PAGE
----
Yesterday, 22nd of September, was car free Sunday: a (mostly) sun drenched day were streets in city centres throughout Flanders and Brussels were cleared and cars were banned. We decided to visit nearby Mechelen, where innovation goes hand in hand with the sustainable development goals and targets for a better and more liveable future.
As all exploring requires some starter fuel, first stop: the newly opened neighbourhood cafe Grá
Where ‘Grote Markt’ was the place to be for cultural info and activities, ‘Bruul’ showcased police force’s horsepower and ‘Ijzerenleen’ was stage for sportive demonstrations…
Vismarkt and local pub ‘t Ankertje are always a welcome stop if you need to re-fuel again…
And if your energy tank is really low you can always head to the De Vleeshalle food court that opened this year…
Being in the neighbourhood, the Lamot centre housed the Joker Africa travel event that day, and as we will be visiting Western Cape next year, thé place and time to gather some useful info and tips.
And of course, historical buildings à volonté in city centre…
Events like these (mobility, cultural activities, citizen interaction, etc…) fit perfectly into where city sees itself by 2030, comitting to the 17 Sustainable Development Goals.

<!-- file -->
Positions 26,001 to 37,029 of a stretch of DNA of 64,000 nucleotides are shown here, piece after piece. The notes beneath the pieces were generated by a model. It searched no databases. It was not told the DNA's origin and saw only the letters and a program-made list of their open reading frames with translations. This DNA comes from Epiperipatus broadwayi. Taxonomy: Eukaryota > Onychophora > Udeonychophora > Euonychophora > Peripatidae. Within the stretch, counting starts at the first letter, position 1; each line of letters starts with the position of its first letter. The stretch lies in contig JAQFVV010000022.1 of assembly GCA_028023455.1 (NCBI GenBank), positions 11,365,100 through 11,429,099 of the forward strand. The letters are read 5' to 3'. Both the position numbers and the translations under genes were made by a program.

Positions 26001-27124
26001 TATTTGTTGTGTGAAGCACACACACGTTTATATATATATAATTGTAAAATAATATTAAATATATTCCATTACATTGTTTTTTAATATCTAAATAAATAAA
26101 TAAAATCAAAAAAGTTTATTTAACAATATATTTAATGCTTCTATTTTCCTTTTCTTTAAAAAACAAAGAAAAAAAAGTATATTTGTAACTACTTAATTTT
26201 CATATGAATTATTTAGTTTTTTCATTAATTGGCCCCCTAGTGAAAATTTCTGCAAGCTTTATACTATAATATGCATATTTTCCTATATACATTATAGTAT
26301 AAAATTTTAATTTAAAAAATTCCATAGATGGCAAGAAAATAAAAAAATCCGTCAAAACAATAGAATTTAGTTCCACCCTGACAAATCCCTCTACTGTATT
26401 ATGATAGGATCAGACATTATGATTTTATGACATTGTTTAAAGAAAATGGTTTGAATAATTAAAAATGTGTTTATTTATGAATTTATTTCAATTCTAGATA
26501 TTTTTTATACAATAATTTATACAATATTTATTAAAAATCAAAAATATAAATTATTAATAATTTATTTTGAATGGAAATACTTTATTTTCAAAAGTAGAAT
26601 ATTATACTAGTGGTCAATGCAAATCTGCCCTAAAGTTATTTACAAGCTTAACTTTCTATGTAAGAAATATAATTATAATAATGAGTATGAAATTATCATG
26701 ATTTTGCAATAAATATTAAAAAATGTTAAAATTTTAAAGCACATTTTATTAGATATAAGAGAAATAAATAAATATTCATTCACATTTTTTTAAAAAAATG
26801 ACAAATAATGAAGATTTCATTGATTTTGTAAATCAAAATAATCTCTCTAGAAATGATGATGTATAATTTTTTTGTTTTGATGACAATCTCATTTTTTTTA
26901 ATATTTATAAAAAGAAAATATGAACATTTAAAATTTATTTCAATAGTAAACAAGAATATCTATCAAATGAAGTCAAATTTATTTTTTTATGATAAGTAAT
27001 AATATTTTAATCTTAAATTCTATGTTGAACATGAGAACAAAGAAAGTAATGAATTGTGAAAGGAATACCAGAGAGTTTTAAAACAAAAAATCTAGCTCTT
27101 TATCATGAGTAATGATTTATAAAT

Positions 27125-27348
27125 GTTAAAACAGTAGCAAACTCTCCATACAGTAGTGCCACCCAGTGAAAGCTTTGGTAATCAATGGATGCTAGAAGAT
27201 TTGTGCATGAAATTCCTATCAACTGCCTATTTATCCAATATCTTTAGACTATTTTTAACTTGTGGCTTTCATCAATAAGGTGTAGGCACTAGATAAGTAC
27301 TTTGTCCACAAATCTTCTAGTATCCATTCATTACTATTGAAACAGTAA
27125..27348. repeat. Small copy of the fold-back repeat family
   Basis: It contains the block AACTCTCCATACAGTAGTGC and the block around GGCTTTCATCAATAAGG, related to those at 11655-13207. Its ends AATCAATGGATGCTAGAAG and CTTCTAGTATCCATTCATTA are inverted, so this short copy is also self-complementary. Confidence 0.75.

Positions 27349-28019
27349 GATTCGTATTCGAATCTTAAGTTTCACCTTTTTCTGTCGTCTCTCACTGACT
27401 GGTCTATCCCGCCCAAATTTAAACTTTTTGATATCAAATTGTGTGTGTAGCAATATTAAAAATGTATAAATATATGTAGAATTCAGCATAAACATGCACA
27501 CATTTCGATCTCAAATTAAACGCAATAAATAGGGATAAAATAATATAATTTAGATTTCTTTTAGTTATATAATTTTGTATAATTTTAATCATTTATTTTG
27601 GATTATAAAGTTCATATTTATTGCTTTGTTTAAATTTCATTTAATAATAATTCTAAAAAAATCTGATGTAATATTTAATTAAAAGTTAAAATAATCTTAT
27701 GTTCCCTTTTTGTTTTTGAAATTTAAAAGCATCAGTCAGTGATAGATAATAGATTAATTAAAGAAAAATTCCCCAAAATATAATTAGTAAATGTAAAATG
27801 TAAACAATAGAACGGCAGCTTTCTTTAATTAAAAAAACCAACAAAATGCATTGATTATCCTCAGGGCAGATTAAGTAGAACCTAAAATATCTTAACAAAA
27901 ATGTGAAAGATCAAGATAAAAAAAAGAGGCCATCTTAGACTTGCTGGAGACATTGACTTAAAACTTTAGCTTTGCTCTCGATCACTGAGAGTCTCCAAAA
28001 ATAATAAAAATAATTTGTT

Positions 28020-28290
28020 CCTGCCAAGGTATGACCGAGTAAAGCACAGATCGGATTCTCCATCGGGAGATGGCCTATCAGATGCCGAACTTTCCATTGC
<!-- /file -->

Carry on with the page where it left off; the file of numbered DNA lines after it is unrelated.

Walking discoverer or discovering walker, call me what you want…always great exploring a familiar city with a new set of eyes. That city is Mechelen, situated south of Antwerp, Belgium, and when I mention ‘guided city tour’ some of you probably start to sigh…now hold it, not just any random dull tour. It’s called the ‘fun tour’ ( plezante wandeling in Dutch) for a reason…
Ferre and Rudi are experienced city guides, when you have been enthusiastically guiding people around for more than 30 years, I think you’ve earned that title, right?! The ‘fun tour’ is normally only open to groups however each year some days are reserved for individuals, as was yesterday evening and together with my friend Birgit I joined in.
In about 2,5 hours Ferre and Rudi take you around their city, with covered distance limited (1,5km). Their approach mixes street theatre, cabaret, poems, jokes and documented stories, everything told/sung in juicy local dialect.
‘As gao paost da dɘ paos an ao paost’ (local dialect, the fun factor would go lost in translation, sorry)
Without giving away too much (in case you want to take part in a tour yourself) you’ll learn more about why St-Rombouts cathedral has darker colour on top, the link between Charles V and pub ‘Den Beer’, the odd sculptures on city hall facade and why locals eat sweet pastry called ‘Astridjes’.